Bionic Leaf

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Artificial Leaf converts water into hydrogen

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'Bionic Leaf' Converts Sunlight into Liquid Fuel

'Bionic Leaf' Converts Sunlight into Liquid FuelPresented By: Asad Saeed, J.EThemeResearchers at Harvard University have designed a system that mimics the process of Photosynthesis, the process by which plants convert solar energy into chemical energy that is later used to fuel the plant. The idea is not new though. The innovation, nicknamed "Bionic leaf," which was considered too good to be true, has now become a reality.History. This topic builds on the work of Professor of Energy Daniel Nocera and his artificial leaf first demonstrated in 2011.

Professor Noceras leaf was made from a silicon strip coated with catalysts on each side.

That Leaf Produced oxygen and hydrogen from solar energy.

Artificial leaves harness solar energy and turn it into hydrogen for use in fuel cells.

But cars and other vehicles still predominantly rely on liquid fuels.Solar Energy into Liquid Fuels.(Harvard University) Researchers have designed a bionic leaf that not only uses solar energy to produce oxygen and hydrogen, it feeds this hydrogen to bacteria that is then engineered to make isopropanol.

The Harvard leaf produces oxygen and hydrogen in the same way as Professor Noceras, but the hydrogen is then channeled through a chamber filled with a bacterium called Ralstonia eutropha.

ContinueAn enzyme in this bacteria takes the hydrogen back to protons and electrons, and these are combined with carbon dioxide within the same chamber.The researchers then extract this bacteria, with the protons, electrons and carbon dioxide and metabolically engineers it to make iso-propanol.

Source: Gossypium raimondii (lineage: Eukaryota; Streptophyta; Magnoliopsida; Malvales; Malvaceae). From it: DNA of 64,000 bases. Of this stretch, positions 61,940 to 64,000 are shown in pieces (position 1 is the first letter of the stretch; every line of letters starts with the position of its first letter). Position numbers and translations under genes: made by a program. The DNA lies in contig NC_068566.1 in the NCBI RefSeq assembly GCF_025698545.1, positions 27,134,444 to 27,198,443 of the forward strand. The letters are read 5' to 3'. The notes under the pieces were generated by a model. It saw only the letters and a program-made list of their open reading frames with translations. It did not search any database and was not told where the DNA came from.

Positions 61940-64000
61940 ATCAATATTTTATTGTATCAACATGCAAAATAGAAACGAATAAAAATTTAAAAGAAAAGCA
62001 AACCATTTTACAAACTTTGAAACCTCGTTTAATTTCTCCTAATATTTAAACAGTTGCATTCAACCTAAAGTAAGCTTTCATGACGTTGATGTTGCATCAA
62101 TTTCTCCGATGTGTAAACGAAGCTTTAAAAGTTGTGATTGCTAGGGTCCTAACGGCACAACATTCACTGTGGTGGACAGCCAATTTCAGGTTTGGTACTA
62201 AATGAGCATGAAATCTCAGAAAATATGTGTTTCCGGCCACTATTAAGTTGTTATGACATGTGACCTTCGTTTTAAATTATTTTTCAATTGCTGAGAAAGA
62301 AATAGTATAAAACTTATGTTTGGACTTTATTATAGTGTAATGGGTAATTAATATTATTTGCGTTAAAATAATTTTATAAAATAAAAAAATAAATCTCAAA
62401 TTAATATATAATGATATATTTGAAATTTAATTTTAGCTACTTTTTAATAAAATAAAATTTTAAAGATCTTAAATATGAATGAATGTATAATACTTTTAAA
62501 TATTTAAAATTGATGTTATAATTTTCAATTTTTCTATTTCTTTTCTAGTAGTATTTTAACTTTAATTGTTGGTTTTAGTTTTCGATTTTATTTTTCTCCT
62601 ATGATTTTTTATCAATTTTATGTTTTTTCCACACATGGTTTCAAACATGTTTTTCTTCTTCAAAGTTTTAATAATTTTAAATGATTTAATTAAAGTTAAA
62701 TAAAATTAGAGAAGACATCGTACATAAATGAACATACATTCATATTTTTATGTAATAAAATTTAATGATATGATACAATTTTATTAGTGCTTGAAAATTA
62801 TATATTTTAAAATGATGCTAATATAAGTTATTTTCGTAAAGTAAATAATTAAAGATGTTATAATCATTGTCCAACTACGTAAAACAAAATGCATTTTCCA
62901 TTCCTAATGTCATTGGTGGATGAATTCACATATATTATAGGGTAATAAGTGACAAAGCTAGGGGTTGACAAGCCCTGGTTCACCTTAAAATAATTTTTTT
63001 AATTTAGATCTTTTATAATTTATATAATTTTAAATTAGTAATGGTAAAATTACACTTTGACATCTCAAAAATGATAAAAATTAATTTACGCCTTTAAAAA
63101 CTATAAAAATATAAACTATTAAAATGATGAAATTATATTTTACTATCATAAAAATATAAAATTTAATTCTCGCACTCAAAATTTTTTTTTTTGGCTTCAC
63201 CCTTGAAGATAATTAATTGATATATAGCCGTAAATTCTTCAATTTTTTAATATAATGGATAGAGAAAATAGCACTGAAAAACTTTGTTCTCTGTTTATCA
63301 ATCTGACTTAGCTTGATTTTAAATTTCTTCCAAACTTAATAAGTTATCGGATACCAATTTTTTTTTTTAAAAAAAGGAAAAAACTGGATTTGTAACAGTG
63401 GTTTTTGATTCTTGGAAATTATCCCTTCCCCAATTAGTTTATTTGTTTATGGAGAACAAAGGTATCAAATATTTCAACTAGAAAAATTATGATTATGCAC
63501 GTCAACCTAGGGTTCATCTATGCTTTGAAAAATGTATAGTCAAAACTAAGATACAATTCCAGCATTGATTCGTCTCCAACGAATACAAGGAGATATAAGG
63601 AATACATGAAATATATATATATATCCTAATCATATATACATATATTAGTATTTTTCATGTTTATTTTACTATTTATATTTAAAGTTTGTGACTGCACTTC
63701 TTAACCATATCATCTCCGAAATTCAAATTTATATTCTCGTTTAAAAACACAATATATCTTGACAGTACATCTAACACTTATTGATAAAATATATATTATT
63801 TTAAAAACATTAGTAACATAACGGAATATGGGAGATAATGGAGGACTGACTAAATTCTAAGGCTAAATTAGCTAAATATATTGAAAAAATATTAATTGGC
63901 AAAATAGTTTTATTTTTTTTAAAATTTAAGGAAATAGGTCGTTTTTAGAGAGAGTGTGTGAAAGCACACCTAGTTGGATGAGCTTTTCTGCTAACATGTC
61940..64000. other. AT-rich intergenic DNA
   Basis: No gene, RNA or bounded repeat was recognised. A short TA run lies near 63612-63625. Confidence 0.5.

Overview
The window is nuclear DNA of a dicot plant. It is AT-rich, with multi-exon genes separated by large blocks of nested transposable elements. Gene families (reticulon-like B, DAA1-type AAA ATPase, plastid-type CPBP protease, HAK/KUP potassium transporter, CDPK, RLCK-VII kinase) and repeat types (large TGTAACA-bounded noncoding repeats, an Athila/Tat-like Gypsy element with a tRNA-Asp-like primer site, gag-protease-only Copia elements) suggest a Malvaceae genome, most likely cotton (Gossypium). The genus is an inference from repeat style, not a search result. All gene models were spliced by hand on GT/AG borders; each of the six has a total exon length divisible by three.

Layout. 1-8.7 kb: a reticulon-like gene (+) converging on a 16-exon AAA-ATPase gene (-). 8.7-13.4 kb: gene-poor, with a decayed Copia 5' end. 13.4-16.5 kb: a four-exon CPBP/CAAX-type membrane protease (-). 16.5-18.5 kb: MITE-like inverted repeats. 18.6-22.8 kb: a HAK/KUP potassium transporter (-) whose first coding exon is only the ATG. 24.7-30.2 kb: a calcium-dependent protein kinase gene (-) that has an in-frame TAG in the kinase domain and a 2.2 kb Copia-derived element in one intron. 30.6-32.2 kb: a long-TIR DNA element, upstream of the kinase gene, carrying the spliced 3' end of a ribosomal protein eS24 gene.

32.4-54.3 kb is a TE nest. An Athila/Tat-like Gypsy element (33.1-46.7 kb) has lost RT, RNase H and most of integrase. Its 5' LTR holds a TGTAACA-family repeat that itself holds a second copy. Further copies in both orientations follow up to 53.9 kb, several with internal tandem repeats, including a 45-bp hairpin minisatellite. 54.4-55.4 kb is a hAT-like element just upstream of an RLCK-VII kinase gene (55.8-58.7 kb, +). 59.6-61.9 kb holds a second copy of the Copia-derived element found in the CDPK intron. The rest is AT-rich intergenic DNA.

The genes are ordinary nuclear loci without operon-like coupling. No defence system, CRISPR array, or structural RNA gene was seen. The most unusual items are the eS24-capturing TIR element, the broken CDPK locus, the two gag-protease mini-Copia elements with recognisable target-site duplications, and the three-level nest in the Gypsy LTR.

Challenges...The Problem with Hydrogen"The problem with the artificial leaf," infrastructure to use hydrogen."

Why? Because hydrogen is extremely unstable. The smallest stable molecule, it tries to escape into the atmosphere. Hydrogen must be compressed first before it can be contained which may be way expensive. Gasoline and diesel have an advantage over hydrogen in that they are stable and the most convenient.

The artificial leaf addresses this problem with the specially engineered bacterium which converts hydrogen into a liquid fuel.

Death of bacteria: the eluding challengeKeeping the bacteria alive requires high-voltage current, which makes the process less efficient. During the initial stages, the bacteria died. Reactive oxygen was identified as the culprit. But more interesting is the source: the reactive oxygen was coming out of the hydrogen side, not the oxygen side.

"We were shocked," Nocera says. "That confused us for a while." Keeping the bacteria alive requires high-voltage current, making the process far less efficient. Nocera's team solved this problem and were able to produce fuel more efficiently.

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